Winds of change and winds of the spirit
3/3/16 at 12:41 AM 0 Comments


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This article, 'The sexual revolution', is based on factual evidence. (Copyright March 2016, Selwyn Perry) Permission is required to publish this article and remains the exclusive copyright of Selwyn Perry, author and publisher of SPCB.

Permission given to The Christian Post by Selwyn Perry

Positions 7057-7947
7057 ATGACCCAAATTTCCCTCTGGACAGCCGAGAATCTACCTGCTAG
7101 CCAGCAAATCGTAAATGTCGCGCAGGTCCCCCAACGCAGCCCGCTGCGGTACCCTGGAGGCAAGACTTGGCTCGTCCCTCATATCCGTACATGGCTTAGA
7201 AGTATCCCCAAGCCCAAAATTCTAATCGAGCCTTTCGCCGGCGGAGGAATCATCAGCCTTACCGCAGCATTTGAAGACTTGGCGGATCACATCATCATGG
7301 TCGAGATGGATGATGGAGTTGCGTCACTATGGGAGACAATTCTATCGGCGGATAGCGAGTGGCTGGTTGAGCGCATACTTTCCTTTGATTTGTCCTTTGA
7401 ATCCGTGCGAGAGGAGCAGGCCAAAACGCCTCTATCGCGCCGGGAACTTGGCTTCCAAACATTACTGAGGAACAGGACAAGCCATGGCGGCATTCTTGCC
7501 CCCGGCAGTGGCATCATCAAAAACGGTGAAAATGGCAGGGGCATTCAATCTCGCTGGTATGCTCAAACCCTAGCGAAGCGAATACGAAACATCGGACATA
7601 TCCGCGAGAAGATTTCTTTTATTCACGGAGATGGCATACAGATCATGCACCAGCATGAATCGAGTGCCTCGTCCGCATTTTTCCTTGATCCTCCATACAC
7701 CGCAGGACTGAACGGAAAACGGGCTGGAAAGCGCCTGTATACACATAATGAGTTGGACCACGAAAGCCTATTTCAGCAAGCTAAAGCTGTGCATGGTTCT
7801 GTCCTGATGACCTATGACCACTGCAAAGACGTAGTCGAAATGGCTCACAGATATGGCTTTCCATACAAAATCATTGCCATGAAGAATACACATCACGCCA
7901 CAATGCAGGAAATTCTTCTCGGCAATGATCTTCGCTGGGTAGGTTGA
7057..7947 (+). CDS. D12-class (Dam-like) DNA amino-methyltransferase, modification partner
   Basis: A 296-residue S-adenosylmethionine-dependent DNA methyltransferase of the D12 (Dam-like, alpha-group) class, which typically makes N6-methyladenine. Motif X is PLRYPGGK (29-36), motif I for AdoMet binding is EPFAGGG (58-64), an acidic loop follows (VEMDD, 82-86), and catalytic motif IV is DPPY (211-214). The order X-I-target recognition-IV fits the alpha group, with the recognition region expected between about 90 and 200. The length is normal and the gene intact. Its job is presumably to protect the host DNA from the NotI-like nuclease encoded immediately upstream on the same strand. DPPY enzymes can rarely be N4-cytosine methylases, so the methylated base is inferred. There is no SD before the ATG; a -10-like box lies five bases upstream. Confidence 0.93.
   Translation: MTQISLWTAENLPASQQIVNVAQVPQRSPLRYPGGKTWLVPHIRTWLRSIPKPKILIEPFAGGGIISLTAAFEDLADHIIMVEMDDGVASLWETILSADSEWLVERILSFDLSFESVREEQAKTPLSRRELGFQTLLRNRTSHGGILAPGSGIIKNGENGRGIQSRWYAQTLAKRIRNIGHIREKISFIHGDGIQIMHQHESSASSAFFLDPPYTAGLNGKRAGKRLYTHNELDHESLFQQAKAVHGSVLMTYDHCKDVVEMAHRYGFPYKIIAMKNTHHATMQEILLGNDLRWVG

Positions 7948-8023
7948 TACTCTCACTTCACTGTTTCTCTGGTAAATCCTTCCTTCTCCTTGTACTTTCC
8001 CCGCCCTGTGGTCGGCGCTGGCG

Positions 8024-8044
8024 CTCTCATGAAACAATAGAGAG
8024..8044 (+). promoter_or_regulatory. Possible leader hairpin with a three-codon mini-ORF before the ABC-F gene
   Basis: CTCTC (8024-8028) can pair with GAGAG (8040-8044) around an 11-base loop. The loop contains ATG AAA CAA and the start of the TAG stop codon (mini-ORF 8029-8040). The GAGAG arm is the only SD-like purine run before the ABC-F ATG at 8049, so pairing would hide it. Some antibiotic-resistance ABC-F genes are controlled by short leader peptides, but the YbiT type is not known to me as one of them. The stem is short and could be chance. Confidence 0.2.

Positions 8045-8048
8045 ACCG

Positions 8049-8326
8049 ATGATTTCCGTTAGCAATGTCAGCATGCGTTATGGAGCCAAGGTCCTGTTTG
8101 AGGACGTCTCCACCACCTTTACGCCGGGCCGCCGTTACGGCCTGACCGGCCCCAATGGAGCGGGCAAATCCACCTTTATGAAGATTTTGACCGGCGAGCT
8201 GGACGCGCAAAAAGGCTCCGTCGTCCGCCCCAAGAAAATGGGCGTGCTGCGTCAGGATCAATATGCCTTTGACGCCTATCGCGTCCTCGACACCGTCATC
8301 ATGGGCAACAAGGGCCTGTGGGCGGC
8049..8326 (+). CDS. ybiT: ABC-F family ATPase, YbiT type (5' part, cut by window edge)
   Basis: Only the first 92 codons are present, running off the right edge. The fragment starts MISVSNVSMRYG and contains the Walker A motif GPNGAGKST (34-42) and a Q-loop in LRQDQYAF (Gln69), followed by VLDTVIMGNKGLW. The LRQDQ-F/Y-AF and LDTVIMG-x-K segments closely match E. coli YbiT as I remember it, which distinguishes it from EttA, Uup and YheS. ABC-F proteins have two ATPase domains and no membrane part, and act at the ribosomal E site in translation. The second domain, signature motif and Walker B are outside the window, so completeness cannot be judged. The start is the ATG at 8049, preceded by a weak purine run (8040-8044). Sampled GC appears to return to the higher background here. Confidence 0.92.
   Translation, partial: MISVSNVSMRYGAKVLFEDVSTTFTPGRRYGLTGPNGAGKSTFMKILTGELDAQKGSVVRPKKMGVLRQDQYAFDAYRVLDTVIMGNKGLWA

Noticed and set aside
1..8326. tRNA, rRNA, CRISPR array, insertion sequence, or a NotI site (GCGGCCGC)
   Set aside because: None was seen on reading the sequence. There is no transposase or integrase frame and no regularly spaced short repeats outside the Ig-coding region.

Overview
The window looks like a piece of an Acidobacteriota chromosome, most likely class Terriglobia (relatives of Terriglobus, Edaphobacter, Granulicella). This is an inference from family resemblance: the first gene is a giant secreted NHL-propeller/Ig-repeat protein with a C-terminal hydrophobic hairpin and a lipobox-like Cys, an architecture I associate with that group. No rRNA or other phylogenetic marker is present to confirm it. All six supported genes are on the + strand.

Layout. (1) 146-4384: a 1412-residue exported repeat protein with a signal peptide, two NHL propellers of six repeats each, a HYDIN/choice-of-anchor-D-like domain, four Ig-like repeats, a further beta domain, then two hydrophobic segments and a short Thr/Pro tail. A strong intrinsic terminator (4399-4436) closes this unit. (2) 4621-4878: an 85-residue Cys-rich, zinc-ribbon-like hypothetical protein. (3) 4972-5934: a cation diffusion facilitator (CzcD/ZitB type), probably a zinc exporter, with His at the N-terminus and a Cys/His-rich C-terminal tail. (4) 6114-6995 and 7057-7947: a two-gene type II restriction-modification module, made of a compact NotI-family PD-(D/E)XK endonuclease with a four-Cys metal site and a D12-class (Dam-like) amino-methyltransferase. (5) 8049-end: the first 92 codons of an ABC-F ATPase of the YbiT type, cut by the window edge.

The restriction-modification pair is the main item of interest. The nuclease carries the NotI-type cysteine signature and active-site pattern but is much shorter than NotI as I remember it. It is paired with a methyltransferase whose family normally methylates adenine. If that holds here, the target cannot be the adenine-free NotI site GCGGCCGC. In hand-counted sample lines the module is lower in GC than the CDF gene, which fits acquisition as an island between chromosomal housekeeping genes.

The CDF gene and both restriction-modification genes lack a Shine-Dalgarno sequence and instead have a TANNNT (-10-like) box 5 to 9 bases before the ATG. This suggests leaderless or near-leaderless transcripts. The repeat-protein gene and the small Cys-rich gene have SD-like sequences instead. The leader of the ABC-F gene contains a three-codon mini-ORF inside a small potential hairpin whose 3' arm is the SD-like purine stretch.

The first major changes occurred in the 18th century when land closures forced people off the land to live in towns and work in factories. This was a mass movement of people who left behind them a simple agrarian society where they lived off the land and where home and work were in one place. But in the town or city home and work were driven apart. No longer was it possible to work at home, spinning yarn or operating a hand loom; no longer possible to grow vegetables on the common land shared by the village, or have a goat, a lamb or hens in the backyard. Home was a cottage where a woman had her babies and weaned them, managed her household, her husband, spun yard, prepared meals, educated her children attended church, cared for the sick and did a thousand and one other duties: keeping the cottage clean, washing and ironing clothes, baking bread, cooking etc. Her husband worked on the land, or he was a tradesman, a blacksmith, a builder. Together, his wife and he kept the family together through spring, summer autumn and winter, sharing the work and the pleasures of family life. His wife was not his chattel or his servant but his lover and she worked just as hard as he did if not harder.